In Crash the director shows three characters who have in common a perverse fascination with car accidents. They want to watch, reconstruct and take part in them. Obsessive yearning for contact with the physicality of the machine and its lethal nature becomes an uncontrollable obsession. The eye of the camera records human bodies devoid of any emotions, which are only kindled by the contact with the machine; its engine, upholstery and fluids are for the characters more sensual than living partners. The machine interferes in the intimacy of human body. In the sexual trance which the characters fall into, Cronenberg perceives the syndrome of internal emptiness, defining the human of the era of advanced technology and global urbanization. Their life is determined by risk – balancing on the border between life and death, beauty and destruction, man and machine. In 1996 David Cronenberg received the Special Jury Prize at the Cannes Film Festival for Crash. The film’s release was surrounded by an aura of moral scandal and met with extremely divergent reactions of the audience and critics.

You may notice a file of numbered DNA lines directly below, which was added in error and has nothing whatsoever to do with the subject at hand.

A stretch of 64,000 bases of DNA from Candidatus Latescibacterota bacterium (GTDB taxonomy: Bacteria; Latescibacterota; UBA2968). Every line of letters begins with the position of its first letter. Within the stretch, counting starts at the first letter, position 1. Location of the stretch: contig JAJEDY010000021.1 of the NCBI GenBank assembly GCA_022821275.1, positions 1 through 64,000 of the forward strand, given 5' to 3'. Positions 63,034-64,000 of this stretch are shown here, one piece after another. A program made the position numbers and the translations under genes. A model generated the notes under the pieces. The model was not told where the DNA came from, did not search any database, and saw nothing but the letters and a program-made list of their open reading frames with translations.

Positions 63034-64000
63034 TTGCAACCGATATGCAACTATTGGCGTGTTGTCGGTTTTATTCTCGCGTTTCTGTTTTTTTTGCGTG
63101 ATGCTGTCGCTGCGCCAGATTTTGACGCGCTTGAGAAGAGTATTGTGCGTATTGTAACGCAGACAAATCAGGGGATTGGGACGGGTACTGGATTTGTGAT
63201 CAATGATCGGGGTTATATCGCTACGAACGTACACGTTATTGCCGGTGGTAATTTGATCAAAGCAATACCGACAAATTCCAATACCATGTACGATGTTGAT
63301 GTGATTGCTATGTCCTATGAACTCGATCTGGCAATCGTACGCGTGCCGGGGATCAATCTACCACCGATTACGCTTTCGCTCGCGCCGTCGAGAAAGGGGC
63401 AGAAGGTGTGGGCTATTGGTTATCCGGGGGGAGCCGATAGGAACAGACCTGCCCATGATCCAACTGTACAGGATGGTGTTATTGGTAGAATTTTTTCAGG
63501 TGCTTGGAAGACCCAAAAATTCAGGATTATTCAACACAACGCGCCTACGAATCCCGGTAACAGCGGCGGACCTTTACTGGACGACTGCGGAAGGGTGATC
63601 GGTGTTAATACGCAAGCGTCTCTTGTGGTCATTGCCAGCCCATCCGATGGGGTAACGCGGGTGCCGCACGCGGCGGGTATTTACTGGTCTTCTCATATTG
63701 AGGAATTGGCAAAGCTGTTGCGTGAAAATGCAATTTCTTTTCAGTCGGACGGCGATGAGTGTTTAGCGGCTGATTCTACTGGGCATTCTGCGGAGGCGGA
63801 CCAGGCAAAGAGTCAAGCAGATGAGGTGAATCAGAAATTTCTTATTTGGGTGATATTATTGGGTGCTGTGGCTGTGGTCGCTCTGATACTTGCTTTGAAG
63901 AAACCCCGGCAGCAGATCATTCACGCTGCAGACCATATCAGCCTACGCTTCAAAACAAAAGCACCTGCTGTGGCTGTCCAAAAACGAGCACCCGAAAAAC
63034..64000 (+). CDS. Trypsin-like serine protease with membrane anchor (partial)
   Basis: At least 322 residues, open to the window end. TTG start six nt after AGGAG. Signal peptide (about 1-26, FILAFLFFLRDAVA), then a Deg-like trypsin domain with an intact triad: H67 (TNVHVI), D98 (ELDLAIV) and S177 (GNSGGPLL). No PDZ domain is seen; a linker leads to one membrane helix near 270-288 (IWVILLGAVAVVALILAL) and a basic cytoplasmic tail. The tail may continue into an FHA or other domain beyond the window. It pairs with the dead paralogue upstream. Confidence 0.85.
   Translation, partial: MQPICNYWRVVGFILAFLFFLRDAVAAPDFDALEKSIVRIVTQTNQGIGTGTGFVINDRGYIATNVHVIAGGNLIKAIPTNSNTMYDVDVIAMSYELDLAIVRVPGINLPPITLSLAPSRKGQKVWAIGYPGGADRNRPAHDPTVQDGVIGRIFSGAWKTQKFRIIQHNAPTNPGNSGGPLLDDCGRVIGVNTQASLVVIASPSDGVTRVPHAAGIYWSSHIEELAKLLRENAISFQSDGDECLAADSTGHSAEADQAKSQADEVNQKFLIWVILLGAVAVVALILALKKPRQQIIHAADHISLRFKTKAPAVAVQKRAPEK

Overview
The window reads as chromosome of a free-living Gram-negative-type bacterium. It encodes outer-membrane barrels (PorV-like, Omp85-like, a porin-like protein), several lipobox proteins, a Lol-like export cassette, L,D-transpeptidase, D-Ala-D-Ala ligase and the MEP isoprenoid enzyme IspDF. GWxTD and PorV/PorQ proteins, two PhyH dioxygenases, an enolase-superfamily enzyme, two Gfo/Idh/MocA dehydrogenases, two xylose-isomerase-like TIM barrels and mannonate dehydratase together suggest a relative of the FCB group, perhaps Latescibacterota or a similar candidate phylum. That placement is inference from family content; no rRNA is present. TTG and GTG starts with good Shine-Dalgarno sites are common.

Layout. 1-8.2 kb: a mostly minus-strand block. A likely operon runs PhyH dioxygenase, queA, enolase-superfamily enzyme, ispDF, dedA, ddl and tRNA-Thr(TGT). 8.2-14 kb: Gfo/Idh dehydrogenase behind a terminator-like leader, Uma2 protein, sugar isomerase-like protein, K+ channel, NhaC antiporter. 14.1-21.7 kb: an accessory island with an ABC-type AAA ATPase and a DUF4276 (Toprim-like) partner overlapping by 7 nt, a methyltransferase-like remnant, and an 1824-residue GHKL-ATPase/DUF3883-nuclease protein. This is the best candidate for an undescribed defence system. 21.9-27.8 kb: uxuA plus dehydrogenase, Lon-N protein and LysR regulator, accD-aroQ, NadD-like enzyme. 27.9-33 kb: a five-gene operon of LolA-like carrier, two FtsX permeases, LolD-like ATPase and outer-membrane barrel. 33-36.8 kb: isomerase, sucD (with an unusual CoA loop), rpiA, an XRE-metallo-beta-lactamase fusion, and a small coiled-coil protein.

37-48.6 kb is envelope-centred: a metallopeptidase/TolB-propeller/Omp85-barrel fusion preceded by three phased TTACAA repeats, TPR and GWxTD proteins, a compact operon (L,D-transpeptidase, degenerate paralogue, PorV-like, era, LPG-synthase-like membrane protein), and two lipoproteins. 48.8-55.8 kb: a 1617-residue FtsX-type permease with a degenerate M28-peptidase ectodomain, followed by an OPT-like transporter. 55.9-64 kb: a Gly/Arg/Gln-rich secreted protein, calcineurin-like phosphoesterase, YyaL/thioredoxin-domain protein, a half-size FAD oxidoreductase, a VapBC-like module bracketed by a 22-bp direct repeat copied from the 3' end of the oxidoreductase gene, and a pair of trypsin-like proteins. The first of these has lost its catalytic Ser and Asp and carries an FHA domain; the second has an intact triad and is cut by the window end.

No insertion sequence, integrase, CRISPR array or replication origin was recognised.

DAVID CRONENBERG is a Canadian director and scriptwriter, one of the most controversial artists in contemporary cinema. He began his career in 1960s, making short films representing the genre of science-fiction and body-horror, which told about human fear of bodily transformation. In his films, psychology is closely connected with physicality: characters often undergo mutations, transformations and their reality is blurred – what seems a real world turns in a fluid way into a dream or hallucination. The director lists William S. Burroughs as one of his inspirations and it was the adaptation of Burroughs’ novel Naked lunch (1991), considered impossible to be adapted into a film, that went down in the history of cinema as one of the most bold and iconoclastic, but at the same time most outstanding, of Cronenberg’s films.